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-   -   Would using a 16ohm speaker damage my SE output transformers? (http://www.diyaudio.com/forums/tubes-valves/219799-would-using-16ohm-speaker-damage-my-se-output-transformers.html)

cotdt 15th September 2012 11:51 PM

Would using a 16ohm speaker damage my SE output transformers?
 
My OPT has a 4ohm secondary, and I want to hook it up to a 16ohm speaker. Would the high impedance load cause the transformer's magnetic core to saturate and be destroyed?

Richard Ellis 16th September 2012 12:42 AM

Put an eight ohm power resistor across the outputs in parallel with your 16 ohm speaker. The loadlines for your output tubes are carefully calculated, some say going that far up will make for lower distortion values but straying that far..I wouldn't do it.


__________________________________________________ ____Rick........

kevinkr 16th September 2012 01:23 AM

Try it and see, no harm will ensue. As Rick suggests you can also try various value resistors in parallel with the speakers.

I ran a pair of 16 ohm JBL Rhodes with various SE and PP (0 fdbk) amps and found in the case of the SE amps that I preferred the sound on the 8 ohm taps to the 16 ohm taps, and in the case of the PP amp actually used the 4 ohm taps.

If the speakers are efficient the higher damping factor may be beneficial, just try it and see. Noting that maximum output power will be substantially reduced.

AJT 16th September 2012 01:42 AM

to avoid opt damage never operate your amp without any speakers connected....

Pano 16th September 2012 01:46 AM

The question might then be "How much load is enough?"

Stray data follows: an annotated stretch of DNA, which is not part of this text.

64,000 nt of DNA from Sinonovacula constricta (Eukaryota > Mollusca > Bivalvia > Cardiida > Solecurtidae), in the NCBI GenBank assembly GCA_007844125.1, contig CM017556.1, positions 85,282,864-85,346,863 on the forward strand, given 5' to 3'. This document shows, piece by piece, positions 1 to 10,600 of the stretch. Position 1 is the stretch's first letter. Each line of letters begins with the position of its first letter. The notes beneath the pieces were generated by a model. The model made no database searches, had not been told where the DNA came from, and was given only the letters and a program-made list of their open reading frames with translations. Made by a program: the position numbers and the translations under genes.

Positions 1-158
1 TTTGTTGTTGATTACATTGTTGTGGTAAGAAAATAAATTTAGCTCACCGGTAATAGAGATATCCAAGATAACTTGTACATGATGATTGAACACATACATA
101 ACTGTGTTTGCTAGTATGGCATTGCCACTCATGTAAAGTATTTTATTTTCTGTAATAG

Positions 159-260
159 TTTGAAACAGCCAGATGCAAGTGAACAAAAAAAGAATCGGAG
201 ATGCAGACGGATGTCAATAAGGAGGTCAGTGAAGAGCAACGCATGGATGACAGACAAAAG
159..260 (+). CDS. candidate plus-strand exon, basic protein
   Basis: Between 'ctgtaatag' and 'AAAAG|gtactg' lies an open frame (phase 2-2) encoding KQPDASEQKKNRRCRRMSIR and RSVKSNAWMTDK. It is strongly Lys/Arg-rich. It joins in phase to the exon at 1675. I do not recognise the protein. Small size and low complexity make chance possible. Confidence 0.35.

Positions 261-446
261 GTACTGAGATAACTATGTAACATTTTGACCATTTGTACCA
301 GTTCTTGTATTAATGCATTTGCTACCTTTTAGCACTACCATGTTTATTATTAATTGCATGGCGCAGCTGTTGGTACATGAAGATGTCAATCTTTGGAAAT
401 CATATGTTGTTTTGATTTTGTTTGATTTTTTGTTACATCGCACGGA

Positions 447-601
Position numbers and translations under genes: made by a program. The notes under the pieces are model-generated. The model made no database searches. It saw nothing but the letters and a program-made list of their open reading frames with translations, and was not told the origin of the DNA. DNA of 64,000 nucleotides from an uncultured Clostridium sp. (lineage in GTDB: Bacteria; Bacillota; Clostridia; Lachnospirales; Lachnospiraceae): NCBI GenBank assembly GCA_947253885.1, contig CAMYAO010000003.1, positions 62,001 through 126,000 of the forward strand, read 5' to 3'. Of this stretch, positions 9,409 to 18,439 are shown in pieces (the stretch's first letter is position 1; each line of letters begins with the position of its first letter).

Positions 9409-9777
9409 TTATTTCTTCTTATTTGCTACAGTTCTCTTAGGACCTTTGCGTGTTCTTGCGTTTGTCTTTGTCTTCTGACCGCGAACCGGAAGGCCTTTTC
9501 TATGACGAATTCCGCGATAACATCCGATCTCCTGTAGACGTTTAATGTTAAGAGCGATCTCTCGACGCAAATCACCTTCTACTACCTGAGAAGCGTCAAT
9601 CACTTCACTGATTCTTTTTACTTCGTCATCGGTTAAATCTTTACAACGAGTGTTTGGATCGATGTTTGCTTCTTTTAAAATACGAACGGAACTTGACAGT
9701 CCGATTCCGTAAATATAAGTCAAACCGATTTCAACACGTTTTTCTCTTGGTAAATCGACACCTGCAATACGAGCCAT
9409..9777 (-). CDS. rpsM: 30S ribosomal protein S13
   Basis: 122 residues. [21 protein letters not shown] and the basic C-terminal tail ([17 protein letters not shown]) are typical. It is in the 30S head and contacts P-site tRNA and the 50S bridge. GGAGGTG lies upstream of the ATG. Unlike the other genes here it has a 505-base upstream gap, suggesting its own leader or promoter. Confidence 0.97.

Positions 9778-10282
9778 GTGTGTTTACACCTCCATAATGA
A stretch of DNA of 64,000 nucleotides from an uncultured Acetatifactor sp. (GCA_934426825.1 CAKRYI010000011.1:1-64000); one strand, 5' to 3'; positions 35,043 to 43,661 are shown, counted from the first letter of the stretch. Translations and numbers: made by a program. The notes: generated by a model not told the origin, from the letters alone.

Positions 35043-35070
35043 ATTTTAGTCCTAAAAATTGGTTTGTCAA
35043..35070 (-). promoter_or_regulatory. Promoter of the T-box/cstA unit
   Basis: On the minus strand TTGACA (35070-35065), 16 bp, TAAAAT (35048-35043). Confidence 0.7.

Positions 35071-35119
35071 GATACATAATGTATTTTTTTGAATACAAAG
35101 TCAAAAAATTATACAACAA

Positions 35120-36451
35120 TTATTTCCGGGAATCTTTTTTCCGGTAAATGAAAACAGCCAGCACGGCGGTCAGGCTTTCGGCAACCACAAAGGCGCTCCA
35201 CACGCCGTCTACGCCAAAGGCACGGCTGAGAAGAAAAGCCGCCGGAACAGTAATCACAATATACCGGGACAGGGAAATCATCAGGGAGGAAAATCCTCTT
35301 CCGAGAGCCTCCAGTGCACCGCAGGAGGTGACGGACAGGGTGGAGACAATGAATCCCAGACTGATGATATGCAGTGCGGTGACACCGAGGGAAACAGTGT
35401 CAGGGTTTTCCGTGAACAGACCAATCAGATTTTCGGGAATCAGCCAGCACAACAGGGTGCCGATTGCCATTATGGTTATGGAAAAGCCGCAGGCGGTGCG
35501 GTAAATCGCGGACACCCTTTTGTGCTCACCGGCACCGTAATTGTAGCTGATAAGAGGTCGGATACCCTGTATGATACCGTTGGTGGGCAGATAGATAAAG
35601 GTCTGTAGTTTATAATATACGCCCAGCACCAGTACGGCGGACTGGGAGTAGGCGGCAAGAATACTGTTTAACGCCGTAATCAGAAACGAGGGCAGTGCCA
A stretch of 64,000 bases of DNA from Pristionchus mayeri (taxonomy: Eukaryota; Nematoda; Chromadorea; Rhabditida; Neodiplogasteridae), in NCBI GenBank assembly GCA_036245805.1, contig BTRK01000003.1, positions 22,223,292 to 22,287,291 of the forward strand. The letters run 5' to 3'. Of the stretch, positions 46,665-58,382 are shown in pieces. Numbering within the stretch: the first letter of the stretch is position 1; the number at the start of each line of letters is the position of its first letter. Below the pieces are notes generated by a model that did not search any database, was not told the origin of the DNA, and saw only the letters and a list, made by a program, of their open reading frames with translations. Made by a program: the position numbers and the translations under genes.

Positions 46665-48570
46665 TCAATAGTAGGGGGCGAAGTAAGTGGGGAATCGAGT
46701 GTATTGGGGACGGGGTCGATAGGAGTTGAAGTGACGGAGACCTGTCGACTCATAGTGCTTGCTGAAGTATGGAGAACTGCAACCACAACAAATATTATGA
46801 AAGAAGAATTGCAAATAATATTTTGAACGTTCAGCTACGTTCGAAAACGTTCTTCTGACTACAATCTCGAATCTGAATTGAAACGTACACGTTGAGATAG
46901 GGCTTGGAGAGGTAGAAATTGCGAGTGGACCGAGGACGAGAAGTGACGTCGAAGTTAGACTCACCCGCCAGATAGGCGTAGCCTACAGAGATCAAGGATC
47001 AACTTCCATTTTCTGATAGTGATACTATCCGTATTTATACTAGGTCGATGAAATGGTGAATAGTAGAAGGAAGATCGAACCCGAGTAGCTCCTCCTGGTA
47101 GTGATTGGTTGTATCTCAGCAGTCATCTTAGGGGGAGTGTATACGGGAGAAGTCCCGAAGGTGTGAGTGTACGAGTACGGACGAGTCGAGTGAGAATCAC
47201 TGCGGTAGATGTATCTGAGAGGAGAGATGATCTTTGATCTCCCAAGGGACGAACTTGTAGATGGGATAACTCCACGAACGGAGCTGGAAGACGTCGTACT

flatheadmurre 16th September 2012 07:22 AM

Quote:

Originally Posted by Pano (Post 3166543)
The question might then be "How much load is enough?"

Enough so you get the power needed for listening !

Its a balance beween good performance and enough power.

cotdt 16th September 2012 08:41 AM

So my amp wouldn't self-destruct if I run 16 ohm speakers? What about 25 ohm headphones?

MrCurwen 16th September 2012 01:05 PM

I've been running my AKG K601 headphones for years on a number of DIY amps just off the 4 ohm tap. Nothing wrong with the sound, no damage to anything, and volume is plentiful.

MrCurwen 16th September 2012 01:13 PM

Quote:

Originally Posted by Richard Ellis (Post 3166470)
The loadlines for your output tubes are carefully calculated, some say going that far up will make for lower distortion values but straying that far..I wouldn't do it.

I'm sure they are carefully calculated to get the best compromise between volume and distortion that the designer thought he could make.

However I find that all tubes, including output tubes, operate best with a horizontal load line - that's why I do parafeed with a gyrator on top of every tube. Really makes the OTs job easier, just like having a lot fancier and more expensive OT. Of course then I have to spend money on the caps.

If output power really is paramount, like let's say a PA system, then it would make sense to have a non horizontal load line, to facilitate soft clipping. I for one am happy with my 0.5 watt to 1.25 watt amps even with speakers.

flatheadmurre 16th September 2012 01:15 PM

When running headphones make sure there is no chance for the HT to reach speaker terminals.

If feedback is taken from secondary winding and a driver tube is shorted, you have a possible injury or at least an unpleasent experience.

Headphones are sensitive devices and what a speaker eat chew and spit out will kill the headphones.


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